Hi everyone, Stephanie from Crafting in the Rain here today with a project that combines Cricut with Resin. I’ve made stained wood coasters using basswood cut with the Cricut.
Think of the ways that you could customize these coasters! Change the shape, change the stain colors, change the cut-out design, and more. There are a lot of options! Then once you get to the resin stage, the steps will be just the same.
Cut the wood coasters
Cut Cricut basswood using a Cricut Maker and Knife blade (see the post for how to cut wood with a Cricut) Get the Design Space file for this project here.
These are the pieces that will be cut out – be sure the check the cuts around pass 10, they may be finished!
Lightly sand the edges of the basswood. Stain both sides with 2 different colors of wood stain, wiping off the excess. Let dry for 24 hours.
We need to first glue the coaster together before flooding the top to coat. Otherwise, the resin will slowly seep through the cracks before it cures.
Add resin to coasters
Mix a small amount of Envirotex Lite Pour-On resin. Follow package instructions and be sure to wear gloves and eye protection.
Measure 1/2 tablespoon each of resin and hardener into a small mixing cup. Stir for 2 minutes with stir sticks.. Transfer to another cup and stir for another minute with a new stick.
Press coasters on a piece of contact paper that is sticky side up. This will keep everything in place. Drip resin onto the seams and spread with a stir stick. Let harden overnight.
Carefully peel away the contact paper and turn the coasters over. The bottom will now be the top.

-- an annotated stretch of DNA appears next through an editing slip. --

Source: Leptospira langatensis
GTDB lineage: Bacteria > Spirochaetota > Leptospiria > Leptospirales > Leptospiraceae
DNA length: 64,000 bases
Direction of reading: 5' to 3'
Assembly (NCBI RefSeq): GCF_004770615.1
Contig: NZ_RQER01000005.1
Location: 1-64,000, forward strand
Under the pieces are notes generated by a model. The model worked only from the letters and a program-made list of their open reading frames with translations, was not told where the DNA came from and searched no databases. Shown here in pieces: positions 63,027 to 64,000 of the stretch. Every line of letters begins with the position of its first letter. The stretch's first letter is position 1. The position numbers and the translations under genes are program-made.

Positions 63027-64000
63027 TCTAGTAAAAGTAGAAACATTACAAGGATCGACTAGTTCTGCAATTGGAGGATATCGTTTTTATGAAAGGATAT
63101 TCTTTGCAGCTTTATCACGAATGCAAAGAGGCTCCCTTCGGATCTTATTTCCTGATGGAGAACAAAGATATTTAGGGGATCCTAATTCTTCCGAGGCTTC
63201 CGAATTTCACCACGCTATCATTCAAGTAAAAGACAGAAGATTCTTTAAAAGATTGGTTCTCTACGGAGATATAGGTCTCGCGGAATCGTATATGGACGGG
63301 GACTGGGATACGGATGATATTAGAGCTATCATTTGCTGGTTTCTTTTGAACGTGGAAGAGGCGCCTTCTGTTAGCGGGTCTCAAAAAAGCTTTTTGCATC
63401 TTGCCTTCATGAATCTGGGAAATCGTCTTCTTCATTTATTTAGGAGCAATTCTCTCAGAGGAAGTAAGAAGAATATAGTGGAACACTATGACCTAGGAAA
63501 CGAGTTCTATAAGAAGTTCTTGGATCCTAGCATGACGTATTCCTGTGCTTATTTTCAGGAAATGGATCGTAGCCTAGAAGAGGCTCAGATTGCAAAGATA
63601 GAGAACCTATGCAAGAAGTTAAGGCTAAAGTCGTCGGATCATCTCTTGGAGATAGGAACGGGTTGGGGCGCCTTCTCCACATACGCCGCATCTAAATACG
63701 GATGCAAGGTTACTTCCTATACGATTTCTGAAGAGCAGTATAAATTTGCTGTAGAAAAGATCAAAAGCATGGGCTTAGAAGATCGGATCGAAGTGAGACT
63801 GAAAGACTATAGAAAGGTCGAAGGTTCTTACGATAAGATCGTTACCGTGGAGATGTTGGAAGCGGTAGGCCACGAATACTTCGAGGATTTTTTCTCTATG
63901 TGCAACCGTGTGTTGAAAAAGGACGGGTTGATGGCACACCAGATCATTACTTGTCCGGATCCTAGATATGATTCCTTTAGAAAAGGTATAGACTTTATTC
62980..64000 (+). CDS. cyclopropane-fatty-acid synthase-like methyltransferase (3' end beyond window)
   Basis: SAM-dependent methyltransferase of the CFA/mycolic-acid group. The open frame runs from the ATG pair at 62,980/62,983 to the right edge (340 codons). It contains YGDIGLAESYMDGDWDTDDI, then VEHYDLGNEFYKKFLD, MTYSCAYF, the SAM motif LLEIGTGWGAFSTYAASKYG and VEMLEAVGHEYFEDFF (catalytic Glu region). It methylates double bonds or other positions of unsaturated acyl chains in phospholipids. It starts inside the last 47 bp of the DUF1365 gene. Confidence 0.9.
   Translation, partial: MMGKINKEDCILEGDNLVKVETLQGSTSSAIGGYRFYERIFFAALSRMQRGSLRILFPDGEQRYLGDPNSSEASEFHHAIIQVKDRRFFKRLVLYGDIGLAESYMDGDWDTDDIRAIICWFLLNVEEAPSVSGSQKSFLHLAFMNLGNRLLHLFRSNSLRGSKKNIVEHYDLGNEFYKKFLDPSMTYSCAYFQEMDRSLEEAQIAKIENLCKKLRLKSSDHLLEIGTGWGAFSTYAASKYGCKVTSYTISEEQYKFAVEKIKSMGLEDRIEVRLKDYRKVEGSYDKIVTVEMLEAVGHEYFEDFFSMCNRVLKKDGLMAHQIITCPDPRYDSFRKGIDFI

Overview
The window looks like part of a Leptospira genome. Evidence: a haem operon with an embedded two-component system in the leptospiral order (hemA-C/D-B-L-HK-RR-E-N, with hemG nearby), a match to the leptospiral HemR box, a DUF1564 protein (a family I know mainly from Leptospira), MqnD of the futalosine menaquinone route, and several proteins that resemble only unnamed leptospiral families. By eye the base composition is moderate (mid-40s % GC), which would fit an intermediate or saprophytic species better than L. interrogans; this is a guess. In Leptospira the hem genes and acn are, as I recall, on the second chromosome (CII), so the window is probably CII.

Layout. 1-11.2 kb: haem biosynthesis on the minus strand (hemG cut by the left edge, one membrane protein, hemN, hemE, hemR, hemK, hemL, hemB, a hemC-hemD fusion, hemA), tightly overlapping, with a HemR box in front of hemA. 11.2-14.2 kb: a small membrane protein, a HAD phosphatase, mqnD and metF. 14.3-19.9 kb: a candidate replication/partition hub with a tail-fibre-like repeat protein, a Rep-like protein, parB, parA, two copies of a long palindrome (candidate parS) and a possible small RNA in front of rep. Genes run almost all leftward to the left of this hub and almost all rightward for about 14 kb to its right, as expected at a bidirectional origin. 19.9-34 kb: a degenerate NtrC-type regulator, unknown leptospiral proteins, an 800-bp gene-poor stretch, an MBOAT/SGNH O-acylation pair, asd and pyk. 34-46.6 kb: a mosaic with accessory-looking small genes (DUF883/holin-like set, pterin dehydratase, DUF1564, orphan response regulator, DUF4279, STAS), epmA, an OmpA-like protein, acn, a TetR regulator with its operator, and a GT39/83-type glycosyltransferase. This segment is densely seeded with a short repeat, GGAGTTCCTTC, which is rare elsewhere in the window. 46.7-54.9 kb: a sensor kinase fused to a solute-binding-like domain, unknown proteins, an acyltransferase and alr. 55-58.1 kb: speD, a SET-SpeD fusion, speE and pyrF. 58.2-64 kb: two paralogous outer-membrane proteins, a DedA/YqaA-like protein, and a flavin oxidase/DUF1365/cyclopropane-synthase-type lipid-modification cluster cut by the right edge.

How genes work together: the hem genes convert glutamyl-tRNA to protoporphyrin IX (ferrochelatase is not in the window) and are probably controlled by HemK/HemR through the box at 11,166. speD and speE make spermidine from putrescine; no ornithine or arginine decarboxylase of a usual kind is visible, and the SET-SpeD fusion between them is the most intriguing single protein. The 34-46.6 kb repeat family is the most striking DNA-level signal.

Mix enough resin to have 1 tablespoon per coaster. Pour over the top of the coaster and spread with a stick to the edges, but don’t drip over the edges.
After about 15 minutes, exhale over the surface, or use a small heat gun on to remove any bubbles. Let cure for 24 hours in a dust-free, well-ventilated area.
After the resin is completely hardened, you have a set of trendy, glossy, DIY wood stained coasters. You could also glue a piece of felt to the bottom of each coaster to additionally protect any tables surfaces.
Do you like the look of the hexagon coasters? Would you make a different shape instead? Let us know!
Stephanie is a crafty wife and mom living in the Pacific Northwest. She shares her creative ideas -along with a bit of “making it up as she goes” – on her blog, Crafting in the Rain.
What glue/sealer was used to stick the bottom and top pieces together? The Cricut basswood is thin and bows easily and I don’t want that to happen. Thanks!
Hi Laurie – a small amount of Pour On is dripped onto the seams of the pieces and allowed to cure overnight. The coaster then peels off the contact paper that was underneath to catch any resin that soaked all the way through the seam. Then the top layer of Pour On makes the whole coaster quite sturdy.